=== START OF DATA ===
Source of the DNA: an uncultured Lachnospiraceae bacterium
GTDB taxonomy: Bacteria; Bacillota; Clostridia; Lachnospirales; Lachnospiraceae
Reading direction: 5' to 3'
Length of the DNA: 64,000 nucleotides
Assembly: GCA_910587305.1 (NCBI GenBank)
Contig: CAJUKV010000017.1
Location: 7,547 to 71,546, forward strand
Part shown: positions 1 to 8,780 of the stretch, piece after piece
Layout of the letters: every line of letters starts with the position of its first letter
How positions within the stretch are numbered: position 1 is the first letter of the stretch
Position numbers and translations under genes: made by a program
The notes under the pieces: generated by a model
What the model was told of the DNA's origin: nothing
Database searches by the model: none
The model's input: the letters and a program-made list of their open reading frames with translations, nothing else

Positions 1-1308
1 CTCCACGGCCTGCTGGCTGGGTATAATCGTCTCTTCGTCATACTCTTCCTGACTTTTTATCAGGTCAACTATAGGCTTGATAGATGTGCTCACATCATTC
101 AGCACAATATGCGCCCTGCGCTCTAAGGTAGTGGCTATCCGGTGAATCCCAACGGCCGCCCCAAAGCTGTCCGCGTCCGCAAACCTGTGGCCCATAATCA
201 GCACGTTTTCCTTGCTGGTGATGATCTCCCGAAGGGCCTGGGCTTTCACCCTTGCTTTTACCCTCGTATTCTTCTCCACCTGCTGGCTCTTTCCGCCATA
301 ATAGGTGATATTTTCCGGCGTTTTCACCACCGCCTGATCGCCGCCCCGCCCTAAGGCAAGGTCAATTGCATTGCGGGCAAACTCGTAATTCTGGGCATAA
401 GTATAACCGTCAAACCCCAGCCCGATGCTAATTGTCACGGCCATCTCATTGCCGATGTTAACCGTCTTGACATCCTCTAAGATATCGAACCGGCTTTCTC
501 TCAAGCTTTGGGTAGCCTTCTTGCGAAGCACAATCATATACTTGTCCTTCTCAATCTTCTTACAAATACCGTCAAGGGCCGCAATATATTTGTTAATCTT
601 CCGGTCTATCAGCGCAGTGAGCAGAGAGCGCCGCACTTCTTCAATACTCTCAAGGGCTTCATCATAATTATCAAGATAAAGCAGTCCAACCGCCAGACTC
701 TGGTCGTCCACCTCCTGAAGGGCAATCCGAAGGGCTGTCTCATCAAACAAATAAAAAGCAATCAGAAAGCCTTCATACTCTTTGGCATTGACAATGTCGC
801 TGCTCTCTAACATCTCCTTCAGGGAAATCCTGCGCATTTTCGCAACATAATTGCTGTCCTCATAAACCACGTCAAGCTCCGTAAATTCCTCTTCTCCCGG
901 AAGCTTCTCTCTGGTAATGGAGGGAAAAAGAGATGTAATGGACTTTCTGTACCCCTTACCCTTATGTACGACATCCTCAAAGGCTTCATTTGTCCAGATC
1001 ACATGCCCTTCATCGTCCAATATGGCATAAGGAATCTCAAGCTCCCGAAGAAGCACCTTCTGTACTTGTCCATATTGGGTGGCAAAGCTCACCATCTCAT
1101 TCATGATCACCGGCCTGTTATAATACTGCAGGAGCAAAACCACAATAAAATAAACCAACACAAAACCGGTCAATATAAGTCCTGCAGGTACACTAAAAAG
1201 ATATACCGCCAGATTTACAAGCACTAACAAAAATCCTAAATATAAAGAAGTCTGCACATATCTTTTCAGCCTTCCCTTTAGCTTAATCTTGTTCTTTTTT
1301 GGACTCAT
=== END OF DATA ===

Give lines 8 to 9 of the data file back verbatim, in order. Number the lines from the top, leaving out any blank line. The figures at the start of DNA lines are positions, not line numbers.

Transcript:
Part shown: positions 1 to 8,780 of the stretch, piece after piece
Layout of the letters: every line of letters starts with the position of its first letter